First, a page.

Friday, March 24, 2017

E-mail addresses as user IDs: stupid policy

Once again, Apple is facing a "hacking" fiasco that may have resulted from its own amateurish user-ID policy.

It's not that Apple was hacked; the problem is that millions of E-mail-address/password combinations have fallen into the hands of hackers. And those combinations are what Apple now forces you to use as your Apple ID, instead of letting you create a proper user ID. That is an ignorant policy.

Your E-mail address is on spammers' lists.  When you cross-reference these lists with lists of common passwords, you get a boatload of cracked accounts. And when forced to set up a log-in ID that is an E-mail address, what percentage of the public thinks they have to use (or simply decide to use) the same password that they use for their E-mail account?  I'm guessing at least a quarter.  So now these sites put every user's personal E-mail account at risk, regardless of where it is.   That's why this policy is a monumental security blunder.

If ANY service you use suffers a hack or information theft that includes your E-mail address and password, that combination can be used to access other services (like Apple's) that insist on this ignorant user-ID policy. And indeed, Apple confirmed that this is exactly what happened: "The alleged list of email addresses and passwords appears to have been obtained from previously compromised third-party services."

Here's another example of how this policy sets Apple and its customers up for security breaches and stolen data:

While in this case there's a software defect involved, it still demonstrates how a spammer (who of course already knows your E-mail address) only needs to acquire your password; he can auto-populate the "user ID" field with your E-mail address, making it look legit.

You don't see banks forcing you to use an E-mail address.  Nor brokerages.  Nor credit-card companies.  Hell, even the most obscure comment forums let you set up a legitimate user ID.  But not Apple.

Aside from the glaring security problem, there's common sense.  We all have numerous E-mail addresses by now, and many people's addresses change over time. Which one did I use to sign up for this or that Web site months or years ago?  And when an address goes defunct, people think they need to set up a new ID.  Apple tells users that their Apple ID must be a functioning E-mail address; now they have a boatload of customers with multiple Apple IDs each, preventing them from managing their iTunes/App Store purchases or downloading updates because Apple refuses to consolidate the accounts that its own ignorant policy created.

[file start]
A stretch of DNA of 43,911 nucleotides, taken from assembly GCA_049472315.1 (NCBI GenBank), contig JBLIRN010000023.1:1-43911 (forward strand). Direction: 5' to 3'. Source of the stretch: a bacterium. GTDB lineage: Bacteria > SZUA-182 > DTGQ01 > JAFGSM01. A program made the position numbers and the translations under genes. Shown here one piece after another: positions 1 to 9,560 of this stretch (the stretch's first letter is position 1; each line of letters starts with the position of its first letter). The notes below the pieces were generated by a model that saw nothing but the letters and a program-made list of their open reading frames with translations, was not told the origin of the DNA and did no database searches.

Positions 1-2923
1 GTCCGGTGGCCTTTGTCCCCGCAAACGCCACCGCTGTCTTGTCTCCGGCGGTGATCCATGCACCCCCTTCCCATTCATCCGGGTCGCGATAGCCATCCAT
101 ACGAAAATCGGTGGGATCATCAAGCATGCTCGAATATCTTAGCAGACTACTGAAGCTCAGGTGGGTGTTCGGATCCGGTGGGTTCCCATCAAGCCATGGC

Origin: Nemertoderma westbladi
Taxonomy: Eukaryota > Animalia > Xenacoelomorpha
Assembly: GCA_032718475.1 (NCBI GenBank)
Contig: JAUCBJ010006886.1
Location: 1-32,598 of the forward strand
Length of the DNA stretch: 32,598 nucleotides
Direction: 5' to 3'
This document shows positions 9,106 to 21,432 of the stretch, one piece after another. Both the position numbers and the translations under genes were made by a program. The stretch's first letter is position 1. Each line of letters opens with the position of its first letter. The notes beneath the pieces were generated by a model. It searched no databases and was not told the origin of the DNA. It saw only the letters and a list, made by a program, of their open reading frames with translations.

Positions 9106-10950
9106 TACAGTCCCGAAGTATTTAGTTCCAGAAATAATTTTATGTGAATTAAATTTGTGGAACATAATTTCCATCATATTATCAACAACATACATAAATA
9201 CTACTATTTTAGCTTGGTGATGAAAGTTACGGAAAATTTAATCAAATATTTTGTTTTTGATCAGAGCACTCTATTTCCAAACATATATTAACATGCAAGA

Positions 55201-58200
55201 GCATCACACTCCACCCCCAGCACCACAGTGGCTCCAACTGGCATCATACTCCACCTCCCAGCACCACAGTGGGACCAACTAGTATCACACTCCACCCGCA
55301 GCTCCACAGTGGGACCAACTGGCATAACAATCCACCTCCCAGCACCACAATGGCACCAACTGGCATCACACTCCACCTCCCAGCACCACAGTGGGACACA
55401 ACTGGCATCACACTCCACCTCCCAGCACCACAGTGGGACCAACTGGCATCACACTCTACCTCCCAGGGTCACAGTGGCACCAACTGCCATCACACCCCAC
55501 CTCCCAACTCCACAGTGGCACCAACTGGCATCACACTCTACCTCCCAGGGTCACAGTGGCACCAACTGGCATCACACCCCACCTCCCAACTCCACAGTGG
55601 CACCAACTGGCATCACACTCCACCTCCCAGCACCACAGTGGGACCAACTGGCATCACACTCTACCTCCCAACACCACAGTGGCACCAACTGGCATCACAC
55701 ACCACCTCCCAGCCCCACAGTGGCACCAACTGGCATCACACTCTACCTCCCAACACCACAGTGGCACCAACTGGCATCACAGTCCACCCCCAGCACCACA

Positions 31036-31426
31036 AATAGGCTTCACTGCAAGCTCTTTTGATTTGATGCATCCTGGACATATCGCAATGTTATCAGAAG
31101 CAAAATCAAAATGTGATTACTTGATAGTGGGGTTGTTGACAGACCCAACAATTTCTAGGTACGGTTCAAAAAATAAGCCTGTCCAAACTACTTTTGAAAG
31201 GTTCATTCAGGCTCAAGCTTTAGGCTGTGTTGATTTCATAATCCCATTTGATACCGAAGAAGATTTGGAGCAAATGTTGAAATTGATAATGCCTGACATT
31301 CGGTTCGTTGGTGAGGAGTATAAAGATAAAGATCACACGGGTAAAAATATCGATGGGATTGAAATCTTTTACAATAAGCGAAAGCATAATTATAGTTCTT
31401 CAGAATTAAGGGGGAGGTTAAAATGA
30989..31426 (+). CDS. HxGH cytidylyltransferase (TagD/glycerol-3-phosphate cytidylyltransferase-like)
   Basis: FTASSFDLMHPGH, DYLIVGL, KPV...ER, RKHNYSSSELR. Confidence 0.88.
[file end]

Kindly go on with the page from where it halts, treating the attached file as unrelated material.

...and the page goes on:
Of course, Apple's not the only tech company making itself look like amateur hour online.  Amazon has also "taken steps" in response to this attack, but has failed to fix the glaring user-ID problem.  A while back, LinkedIn was caught uploading people's calendar appointments from their mobile devices, and compromising millions of users' passwords.  The first of these was an unauthorized transmission of users' data (in clear text, no less), an offense against users (not to mention Apple's clearly stated policies).  The second was just a failure.

But consider the source: LinkedIn joins Facebook, PayPal, and Apple in their requirement that your user ID be an E-mail address.  The sheer ignorance of this policy undermines any security-related credibility its source might have.

Users shouldn't sit back and shrug this off.  You don't need to roll over for businesses that steal your time and allow others to steal your identity or data.  Use this form to tell Apple that this policy is unacceptable.  Point them to this post or paraphrase it; we need to stop this ignorance.

You can read more about this debacle at The Next Web.  And here's another massive data breach that's going to be much worse because of this asinine policy.

User IDs aren't the only playground for incompetence.  Here comes United Healthcare, screwing up the password field with another offensive policy.